Bryan Clay was the gold-medal winner in the Olympic decathlon four years ago. He missed out on this year’s competition after an unfortunate slip in the U.S. qualifying meet, but he’s still one of the best all-around athletes on the planet. I know it took a lot of determination and self-discipline to get to where he is.
What’s even better, from everything I’ve seen, Bryan approaches fathering his three kids with that same dedication. He commented, “I try to always make sure that my wife and kids know that they are a top priority in my life. I try to be the best dad that I can be, ask forgiveness when I make mistakes, love them unconditionally, pray for them, discipline in love, and have fun!”
Bryan wrote a chapter for our recent book, The 21-Day Dad’s Challenge, focusing on how to “walk through life” with your kids. Being a world-class athlete who trains for hours every day, it makes sense that Bryan would make fitness part of his fathering. Most of Brian’s father figures during his youth were related to his sports pursuits, so physical activity is one thing he associates powerfully with bonding and sharing life.
He tries to do something physically active with his kids every day. Because they’re young, that often means taking a walk or going for a jog with them. But there are many similar activities we can do with our families: hiking, playing tag, swimming, bike riding, basketball, playing catch, or trying out a new sport.
Bryan says the important thing is to get everyone off the couch and moving. Engaging them physically helps him engage them in other ways. Once they’re involved, he stands a much better chance of having a great time and building memories.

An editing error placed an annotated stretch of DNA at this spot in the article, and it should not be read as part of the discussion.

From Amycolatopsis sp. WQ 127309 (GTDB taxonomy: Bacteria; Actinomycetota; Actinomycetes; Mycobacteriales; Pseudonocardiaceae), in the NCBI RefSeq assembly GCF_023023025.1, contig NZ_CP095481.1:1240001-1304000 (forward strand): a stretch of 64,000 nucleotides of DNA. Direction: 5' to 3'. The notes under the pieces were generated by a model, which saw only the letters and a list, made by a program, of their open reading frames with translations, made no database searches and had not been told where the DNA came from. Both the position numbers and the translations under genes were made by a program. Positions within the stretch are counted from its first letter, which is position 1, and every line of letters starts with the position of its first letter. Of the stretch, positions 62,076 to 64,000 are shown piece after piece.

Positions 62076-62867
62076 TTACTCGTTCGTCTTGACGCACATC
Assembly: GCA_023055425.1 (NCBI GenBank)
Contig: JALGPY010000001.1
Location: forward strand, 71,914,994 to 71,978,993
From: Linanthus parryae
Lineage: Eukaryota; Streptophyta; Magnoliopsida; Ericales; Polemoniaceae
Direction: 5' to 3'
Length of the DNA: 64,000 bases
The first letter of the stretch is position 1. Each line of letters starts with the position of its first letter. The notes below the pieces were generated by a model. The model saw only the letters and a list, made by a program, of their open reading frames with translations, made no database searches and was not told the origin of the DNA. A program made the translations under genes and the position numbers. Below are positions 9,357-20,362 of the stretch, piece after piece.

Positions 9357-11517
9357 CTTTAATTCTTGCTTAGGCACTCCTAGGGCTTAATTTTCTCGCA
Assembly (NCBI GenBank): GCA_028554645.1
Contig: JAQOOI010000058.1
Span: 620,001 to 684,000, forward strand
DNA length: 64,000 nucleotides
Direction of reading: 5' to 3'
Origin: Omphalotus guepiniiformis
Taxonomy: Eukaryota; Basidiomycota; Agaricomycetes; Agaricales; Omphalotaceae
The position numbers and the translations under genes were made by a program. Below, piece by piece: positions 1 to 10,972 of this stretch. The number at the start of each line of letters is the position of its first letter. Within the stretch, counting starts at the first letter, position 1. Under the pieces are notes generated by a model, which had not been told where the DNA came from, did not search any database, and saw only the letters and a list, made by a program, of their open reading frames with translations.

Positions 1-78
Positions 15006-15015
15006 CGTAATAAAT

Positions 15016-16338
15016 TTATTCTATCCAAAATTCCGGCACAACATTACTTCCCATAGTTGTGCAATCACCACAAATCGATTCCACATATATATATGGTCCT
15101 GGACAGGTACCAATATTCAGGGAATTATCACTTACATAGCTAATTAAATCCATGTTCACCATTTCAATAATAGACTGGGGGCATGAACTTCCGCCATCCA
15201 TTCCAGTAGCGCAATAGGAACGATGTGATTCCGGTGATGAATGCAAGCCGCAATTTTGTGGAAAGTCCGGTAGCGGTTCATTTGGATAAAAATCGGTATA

What are some benefits to getting active with your kids? For one thing, you’re modeling a healthy lifestyle and building good habits. You’re also creating opportunities to talk and share life together in an atmosphere that’s easygoing and non-stressful. As Bryan writes, it’s a great way to “walk through life” together. A regular routine brings you together and helps you stay connected and current with what’s happening in your children’s lives.
So dad, if you don’t already, try this idea soon. Get involved in a regular physical activity with your child, whether it’s a sport or something else. Remember to make it enjoyable, not a chore.
Dad, do you agree that you need to “walk alongside” your kids more often? Maybe today can be your day to start taking that literally.
Action Points to help you be a good dad:
- Think of your children as your personal trainers—or training partners. Get engaged in active pursuits with them. Take up a sport or start a new habit together that includes physical activity. (Let them have a big say in what you choose to do.)
- Call a family meeting and discuss changes your entire family could make that would contribute to a healthier lifestyle. Hold each other accountable for the results.
- Are your other health-related routines up-to-date—health screenings, doctor visits and such? Give your children (and grandchildren) the gift of a healthy dad … for many years to come.
- One “slip-up” can jeopardize everything you’ve worked so hard for—in the Olympics and in life. Guard your integrity! And if there’s a part of your life that’s out of whack, do something now to change your course.
Do you have a regular routine with your kids that involves exercise or playing a sport together? Please encourage other dads by sharing your ideas below or at our Facebook page.
To read more from Bryan’s chapter or 20 other authors who were involved in the book, you can get a copy at fathers.com/21.
Carey Casey is the CEO of the National Center for Fathering, a nonprofit organization dedicated to changing the culture of fathering in America by enlisting 6.5 million fathers who to make the Championship Fathering Commitment. NCF believes that every child needs a dad they can count on, and uses its resources to inspire and equip men to be the involved fathers, grandfathers and father figures their children need. Subscribe to his weekly email tip by clicking here: “Yes! I want tips on how to be a great dad who loves, coaches, mentors, and inspires my children.
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